4. Caelan was six and a half years old at the time of trial, but will turn seven in several weeks. Therefore, the Court has calculated Caelan's life expectancy based on a current age of seven years.
5. Ms. Giles holds degrees in psychology, rehabilitation counseling, and nursing. She has also earned professional certifications in life care planning.
6. Throughout the testimony of Ms. Giles and Dr. Brookshire, a few specific, narrow issues were raised, such as the frequency of therapeutic services. The plan called for six-month intervals, but Plaintiff's counsel made a case for greater frequencies, such as monthly intervals. The differences in costs are minor in the overall context of the life care plan.
7. Ms. Giles concluded that Caelan's condition is so challenging that only two residential pediatric facilities could care for Caelan, and both have very few beds and long waiting lists. Therefore, remaining in his home for care is the only option.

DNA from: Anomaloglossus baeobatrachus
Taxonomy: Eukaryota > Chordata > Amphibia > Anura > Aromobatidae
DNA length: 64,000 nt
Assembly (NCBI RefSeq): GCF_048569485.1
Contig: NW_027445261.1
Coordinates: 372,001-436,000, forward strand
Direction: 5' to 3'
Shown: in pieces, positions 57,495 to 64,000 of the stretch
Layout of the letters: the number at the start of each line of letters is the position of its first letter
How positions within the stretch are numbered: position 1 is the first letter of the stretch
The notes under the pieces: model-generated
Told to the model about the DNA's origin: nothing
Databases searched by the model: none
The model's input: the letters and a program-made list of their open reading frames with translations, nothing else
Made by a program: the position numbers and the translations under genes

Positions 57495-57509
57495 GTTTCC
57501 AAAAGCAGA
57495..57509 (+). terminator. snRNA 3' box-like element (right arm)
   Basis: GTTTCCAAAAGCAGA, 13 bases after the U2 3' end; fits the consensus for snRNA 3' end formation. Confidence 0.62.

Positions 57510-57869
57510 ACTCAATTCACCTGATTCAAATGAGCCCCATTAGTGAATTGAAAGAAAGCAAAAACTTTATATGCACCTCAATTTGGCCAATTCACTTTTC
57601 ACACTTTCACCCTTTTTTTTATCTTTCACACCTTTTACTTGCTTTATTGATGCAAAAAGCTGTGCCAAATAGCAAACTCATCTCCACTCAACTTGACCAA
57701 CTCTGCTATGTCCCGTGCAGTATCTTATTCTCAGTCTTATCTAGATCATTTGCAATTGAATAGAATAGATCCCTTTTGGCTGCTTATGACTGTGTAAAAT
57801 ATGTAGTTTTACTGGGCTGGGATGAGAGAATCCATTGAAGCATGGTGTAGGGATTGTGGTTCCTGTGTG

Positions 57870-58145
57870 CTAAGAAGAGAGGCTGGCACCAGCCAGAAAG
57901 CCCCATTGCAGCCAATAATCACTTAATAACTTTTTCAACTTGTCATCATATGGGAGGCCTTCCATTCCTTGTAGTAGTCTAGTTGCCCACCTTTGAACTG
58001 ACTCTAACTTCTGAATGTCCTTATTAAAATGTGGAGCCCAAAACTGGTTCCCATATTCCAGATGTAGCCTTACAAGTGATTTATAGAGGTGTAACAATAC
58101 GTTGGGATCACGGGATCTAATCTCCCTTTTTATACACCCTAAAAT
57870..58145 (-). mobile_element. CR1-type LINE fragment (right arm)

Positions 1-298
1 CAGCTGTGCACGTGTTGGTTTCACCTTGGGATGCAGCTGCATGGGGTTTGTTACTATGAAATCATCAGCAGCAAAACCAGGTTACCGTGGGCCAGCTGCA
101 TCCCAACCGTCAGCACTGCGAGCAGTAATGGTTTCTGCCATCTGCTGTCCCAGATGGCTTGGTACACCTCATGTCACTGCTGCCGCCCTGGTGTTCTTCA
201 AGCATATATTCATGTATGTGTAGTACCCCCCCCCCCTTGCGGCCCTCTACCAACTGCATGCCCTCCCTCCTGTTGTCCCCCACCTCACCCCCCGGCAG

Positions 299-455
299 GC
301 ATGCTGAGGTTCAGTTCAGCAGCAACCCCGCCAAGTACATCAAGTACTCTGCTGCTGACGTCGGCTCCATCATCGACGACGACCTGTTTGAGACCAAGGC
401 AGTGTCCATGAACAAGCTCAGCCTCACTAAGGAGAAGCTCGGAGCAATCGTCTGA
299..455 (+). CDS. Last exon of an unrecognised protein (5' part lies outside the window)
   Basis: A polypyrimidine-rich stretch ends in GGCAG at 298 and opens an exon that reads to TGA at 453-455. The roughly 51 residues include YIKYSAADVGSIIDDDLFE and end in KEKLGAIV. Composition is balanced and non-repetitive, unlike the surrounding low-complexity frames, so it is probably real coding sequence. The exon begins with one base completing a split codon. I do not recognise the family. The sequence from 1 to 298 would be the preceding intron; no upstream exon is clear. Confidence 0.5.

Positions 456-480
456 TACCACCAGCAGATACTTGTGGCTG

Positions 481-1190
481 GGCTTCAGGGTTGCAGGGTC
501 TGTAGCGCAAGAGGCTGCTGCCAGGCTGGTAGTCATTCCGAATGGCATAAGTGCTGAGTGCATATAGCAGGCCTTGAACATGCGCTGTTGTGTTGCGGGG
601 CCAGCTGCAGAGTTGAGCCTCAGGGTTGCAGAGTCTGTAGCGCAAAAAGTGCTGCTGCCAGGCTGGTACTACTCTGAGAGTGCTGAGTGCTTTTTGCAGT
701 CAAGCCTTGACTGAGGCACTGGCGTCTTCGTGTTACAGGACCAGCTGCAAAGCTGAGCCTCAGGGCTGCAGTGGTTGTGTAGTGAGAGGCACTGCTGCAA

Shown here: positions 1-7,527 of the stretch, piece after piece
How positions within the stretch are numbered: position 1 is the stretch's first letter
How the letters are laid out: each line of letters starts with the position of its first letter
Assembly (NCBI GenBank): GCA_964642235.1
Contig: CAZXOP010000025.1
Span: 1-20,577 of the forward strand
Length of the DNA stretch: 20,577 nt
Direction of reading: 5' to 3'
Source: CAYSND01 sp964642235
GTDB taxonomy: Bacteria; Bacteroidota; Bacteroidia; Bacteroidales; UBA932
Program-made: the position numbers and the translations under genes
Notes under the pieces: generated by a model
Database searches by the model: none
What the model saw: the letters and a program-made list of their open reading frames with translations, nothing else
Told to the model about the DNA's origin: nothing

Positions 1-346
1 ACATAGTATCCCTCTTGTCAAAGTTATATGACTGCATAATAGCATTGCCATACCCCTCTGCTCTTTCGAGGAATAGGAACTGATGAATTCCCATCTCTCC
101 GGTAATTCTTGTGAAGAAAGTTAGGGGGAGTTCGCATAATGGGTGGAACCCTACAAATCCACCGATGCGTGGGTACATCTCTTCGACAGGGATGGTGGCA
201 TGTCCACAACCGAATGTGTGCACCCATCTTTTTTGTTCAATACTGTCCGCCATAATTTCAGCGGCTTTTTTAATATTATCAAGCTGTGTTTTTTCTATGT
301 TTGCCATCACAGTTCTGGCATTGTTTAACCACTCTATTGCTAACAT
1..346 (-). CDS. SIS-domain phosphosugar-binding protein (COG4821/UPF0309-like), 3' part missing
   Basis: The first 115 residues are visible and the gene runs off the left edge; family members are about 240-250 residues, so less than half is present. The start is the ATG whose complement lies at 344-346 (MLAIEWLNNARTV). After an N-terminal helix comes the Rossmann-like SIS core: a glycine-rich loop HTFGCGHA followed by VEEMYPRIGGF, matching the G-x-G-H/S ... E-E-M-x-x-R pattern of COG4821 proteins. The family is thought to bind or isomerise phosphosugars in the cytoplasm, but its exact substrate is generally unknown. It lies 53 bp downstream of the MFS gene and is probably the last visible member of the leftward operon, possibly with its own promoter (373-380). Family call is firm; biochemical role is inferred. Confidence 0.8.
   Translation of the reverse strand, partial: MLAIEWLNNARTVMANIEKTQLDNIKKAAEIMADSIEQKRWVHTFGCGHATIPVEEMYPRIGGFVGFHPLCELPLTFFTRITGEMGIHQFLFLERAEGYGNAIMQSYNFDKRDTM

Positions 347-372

8. It is not clear that federal law requires federal income taxes to be deducted from lost earnings. The Federal Tort Claims Act does not address the issue, but merely states that no punitive damages may be assessed against the United States. 28 U.S.C. § 2674(2012). In Flannery v. United States, 718 F.2d 108 (4th Cir.1983), the U.S. Court of Appeals for the Fourth Circuit held that "federal income taxes must be deducted in computing lost future earnings" because any damages beyond those necessary to compensate the plaintiff for exactly what he lost would be punitive. Flannery, 718 F.2d at 111. The U.S. Court of Appeals for the Seventh Circuit later adopted the reasoning in Flannery to hold that a comatose plaintiff could not receive damages for expenses for care already provided by the Veterans Administration or for loss of enjoyment of life because those damages would not actually recompense the patient himself. Molzof v. United States, 911 F.2d 18, 22 (7th Cir.1990). The Supreme Court granted certiorari in Molzof and reversed the circuit court's decision, holding that the court's definition of punitive damages was too expansive. Molzof v. United States, 502 U.S. 301, 306, 112 S.Ct. 711, 116 L.Ed.2d 731 (1992). The Court held that as used in the Federal Tort Claims Act, the term punitive damages has its standard meaning, referring to damages meant to punish defendants for malicious or oppressive behavior. Id. The term does not encompass damages that merely have a punitive effect because they are excessive. Id. at 308, 112 S.Ct. 711. Molzof thus appears to impliedly overrule the reasoning in Flannery. Here, however, both parties have asked the Court to reduce Plaintiff's lost earnings by the 30% tax rate. The Court has therefore applied the reduction.